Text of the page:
Econometrics 2019, 7(1), 16; https://doi.org/10.3390/econometrics7010016 - 26 Mar 2019
Abstract
This paper considers two-sided matching models with nontransferable utilities, with one side having homogeneous preferences over the other side. When one observes only one or several large matchings, despite the large number of agents involved, asymptotic inference is difficult because the observed matching [...] Read more.
This paper considers two-sided matching models with nontransferable utilities, with one side having homogeneous preferences over the other side. When one observes only one or several large matchings, despite the large number of agents involved, asymptotic inference is difficult because the observed matching involves the preferences of all the agents on both sides in a complex way, and creates a complicated form of cross-sectional dependence across observed matches. When we assume that the observed matching is a consequence of a stable matching mechanism with homogeneous preferences on one side, and the preferences are drawn from a parametric distribution conditional on observables, the large observed matching follows a parametric distribution. This paper shows in such a situation how the method of Monte Carlo inference can be a viable option. Being a finite sample inference method, it does not require independence or local dependence among the observations which are often used to obtain asymptotic validity. Results from a Monte Carlo simulation study are presented and discussed. Full article
(This article belongs to the Special Issue Resampling Methods in Econometrics)
Open AccessArticle
Indirect Inference: Which Moments to Match?
Econometrics 2019, 7(1), 14; https://doi.org/10.3390/econometrics7010014 - 19 Mar 2019
Cited by 1
Abstract
The standard approach to indirect inference estimation considers that the auxiliary parameters, which carry the identifying information about the structural parameters of interest, are obtained from some recently identified vector of estimating equations. In contrast to this standard interpretation, we demonstrate that the [...] Read more.
The standard approach to indirect inference estimation considers that the auxiliary parameters, which carry the identifying information about the structural parameters of interest, are obtained from some recently identified vector of estimating equations. In contrast to this standard interpretation, we demonstrate that the case of overidentified auxiliary parameters is both possible, and, indeed, more commonly encountered than one may initially realize. We then revisit the “moment matching” and “parameter matching” versions of indirect inference in this context and devise efficient estimation strategies in this more general framework. Perhaps surprisingly, we demonstrate that if one were to consider the naive choice of an efficient Generalized Method of Moments (GMM)-based estimator for the auxiliary parameters, the resulting indirect inference estimators would be inefficient. In this general context, we demonstrate that efficient indirect inference estimation actually requires a two-step estimation procedure, whereby the goal of the first step is to obtain an efficient version of the auxiliary model. These two-step estimators are presented both within the context of moment matching and parameter matching. Full article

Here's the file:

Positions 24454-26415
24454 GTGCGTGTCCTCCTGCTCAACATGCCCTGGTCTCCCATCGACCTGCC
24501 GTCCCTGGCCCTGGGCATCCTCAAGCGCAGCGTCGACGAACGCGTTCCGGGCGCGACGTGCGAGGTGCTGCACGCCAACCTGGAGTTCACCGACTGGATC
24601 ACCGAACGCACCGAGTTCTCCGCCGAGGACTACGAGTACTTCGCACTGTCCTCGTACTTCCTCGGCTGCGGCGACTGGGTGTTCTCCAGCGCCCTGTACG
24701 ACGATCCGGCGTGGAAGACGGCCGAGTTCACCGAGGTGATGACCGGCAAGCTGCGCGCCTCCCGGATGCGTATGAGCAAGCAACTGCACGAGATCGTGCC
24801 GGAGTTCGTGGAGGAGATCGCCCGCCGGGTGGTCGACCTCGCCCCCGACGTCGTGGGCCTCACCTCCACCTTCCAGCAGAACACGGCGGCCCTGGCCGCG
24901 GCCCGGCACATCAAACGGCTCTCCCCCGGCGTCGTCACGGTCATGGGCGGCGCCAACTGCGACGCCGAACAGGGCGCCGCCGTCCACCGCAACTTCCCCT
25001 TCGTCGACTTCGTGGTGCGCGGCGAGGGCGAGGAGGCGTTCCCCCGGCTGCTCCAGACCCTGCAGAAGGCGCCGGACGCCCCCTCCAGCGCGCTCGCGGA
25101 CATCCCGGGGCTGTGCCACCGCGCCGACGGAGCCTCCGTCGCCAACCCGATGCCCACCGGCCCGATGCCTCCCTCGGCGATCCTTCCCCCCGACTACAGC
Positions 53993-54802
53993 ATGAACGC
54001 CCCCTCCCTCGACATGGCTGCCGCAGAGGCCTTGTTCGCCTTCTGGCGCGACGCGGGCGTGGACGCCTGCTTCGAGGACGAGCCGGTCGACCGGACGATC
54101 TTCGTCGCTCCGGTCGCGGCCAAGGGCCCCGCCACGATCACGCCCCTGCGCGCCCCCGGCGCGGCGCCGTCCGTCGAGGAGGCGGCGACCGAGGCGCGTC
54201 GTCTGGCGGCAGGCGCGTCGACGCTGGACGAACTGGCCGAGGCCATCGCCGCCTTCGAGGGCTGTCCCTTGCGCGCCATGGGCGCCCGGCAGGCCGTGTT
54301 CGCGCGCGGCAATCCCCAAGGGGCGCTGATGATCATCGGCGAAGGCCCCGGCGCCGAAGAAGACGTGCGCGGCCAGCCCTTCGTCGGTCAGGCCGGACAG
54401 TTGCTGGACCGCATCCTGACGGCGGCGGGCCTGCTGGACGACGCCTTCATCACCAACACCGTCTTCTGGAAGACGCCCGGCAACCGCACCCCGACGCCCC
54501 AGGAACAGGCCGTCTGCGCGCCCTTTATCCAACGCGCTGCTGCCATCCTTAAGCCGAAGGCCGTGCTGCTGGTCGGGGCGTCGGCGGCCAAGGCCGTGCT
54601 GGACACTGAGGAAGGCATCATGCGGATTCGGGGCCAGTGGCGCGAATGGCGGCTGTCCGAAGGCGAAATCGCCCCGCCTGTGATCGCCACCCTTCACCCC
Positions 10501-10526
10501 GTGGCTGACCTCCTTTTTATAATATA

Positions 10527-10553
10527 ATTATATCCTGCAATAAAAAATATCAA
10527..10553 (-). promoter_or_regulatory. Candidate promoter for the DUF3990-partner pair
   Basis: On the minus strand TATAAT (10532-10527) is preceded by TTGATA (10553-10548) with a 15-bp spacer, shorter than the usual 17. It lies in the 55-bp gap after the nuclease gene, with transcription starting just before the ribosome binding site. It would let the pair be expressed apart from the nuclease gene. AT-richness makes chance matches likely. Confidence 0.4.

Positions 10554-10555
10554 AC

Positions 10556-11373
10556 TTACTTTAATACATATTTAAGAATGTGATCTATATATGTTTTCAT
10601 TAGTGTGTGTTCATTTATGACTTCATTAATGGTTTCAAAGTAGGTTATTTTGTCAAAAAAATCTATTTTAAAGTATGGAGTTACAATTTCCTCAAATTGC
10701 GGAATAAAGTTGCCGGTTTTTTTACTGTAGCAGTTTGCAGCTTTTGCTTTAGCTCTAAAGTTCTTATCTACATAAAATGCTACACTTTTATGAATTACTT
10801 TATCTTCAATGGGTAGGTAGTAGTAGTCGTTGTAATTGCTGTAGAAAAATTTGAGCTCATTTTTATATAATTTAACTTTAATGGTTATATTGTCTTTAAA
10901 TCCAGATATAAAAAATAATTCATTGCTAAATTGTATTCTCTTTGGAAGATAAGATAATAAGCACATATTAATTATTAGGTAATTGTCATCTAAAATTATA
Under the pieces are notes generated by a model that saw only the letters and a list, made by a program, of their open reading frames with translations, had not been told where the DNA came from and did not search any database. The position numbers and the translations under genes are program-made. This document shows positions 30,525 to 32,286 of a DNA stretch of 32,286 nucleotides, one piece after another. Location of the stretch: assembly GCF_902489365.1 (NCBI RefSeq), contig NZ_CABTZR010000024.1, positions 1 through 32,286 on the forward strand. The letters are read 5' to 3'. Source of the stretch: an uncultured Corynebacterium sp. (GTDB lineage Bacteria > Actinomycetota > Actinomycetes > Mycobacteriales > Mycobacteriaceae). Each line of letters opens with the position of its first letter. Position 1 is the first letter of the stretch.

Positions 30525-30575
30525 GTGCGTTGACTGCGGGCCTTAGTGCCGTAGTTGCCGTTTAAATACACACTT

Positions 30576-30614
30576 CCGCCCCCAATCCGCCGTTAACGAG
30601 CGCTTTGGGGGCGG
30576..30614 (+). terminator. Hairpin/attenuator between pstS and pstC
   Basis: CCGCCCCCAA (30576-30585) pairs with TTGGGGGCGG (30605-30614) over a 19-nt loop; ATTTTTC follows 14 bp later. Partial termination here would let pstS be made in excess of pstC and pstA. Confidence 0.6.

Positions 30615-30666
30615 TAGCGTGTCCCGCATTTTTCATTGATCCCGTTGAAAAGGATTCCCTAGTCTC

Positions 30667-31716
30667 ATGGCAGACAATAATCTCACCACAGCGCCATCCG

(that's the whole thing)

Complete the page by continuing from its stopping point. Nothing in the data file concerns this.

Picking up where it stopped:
(This article belongs to the Special Issue Resampling Methods in Econometrics)
Open AccessArticle
Fixed and Long Time Span Jump Tests: New Monte Carlo and Empirical Evidence
Econometrics 2019, 7(1), 13; https://doi.org/10.3390/econometrics7010013 - 13 Mar 2019
Abstract
Numerous tests designed to detect realized jumps over a fixed time span have been proposed and extensively studied in the financial econometrics literature. These tests differ from “long time span tests” that detect jumps by examining the magnitude of the jump intensity parameter [...] Read more.
Numerous tests designed to detect realized jumps over a fixed time span have been proposed and extensively studied in the financial econometrics literature. These tests differ from “long time span tests” that detect jumps by examining the magnitude of the jump intensity parameter in the data generating process, and which are consistent. In this paper, long span jump tests are compared and contrasted with a variety of fixed span jump tests in a series of Monte Carlo experiments. It is found that both the long time span tests of Corradi et al. (2018) and the fixed span tests of Aït-Sahalia and Jacod (2009) exhibit reasonably good finite sample properties, for time spans both short and long. Various other tests suffer from finite sample distortions, both under sequential testing and under long time spans. The latter finding is new, and confirms the “pitfall” discussed in Huang and Tauchen (2005), of using asymptotic approximations associated with finite time span tests in order to study long time spans of data. An empirical analysis is carried out to investigate the implications of these findings, and “time-span robust” tests indicate that the prevalence of jumps is not as universal as might be expected. Full article
(This article belongs to the Special Issue Resampling Methods in Econometrics)
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Open AccessArticle
On the Validity of Tests for Asymmetry in Residual-Based Threshold Cointegration Models
Econometrics 2019, 7(1), 12; https://doi.org/10.3390/econometrics7010012 - 13 Mar 2019
Abstract
This paper investigates the properties of tests for asymmetric long-run adjustment which are often applied in empirical studies on asymmetric price transmissions. We show that substantial size distortions are caused by preconditioning the test on finding sufficient evidence for cointegration in a first [...] Read more.
This paper investigates the properties of tests for asymmetric long-run adjustment which are often applied in empirical studies on asymmetric price transmissions. We show that substantial size distortions are caused by preconditioning the test on finding sufficient evidence for cointegration in a first step. The extent of oversizing the test for long-run asymmetry depends inversely on the power of the primary cointegration test. Hence, tests for long-run asymmetry become invalid in cases of small sample sizes or slow speed of adjustment. Further, we provide simulation evidence that tests for long-run asymmetry are generally oversized if the threshold parameter is estimated by conditional least squares and show that bootstrap techniques can be used to obtain the correct size. Full article
(This article belongs to the Special Issue Resampling Methods in Econometrics)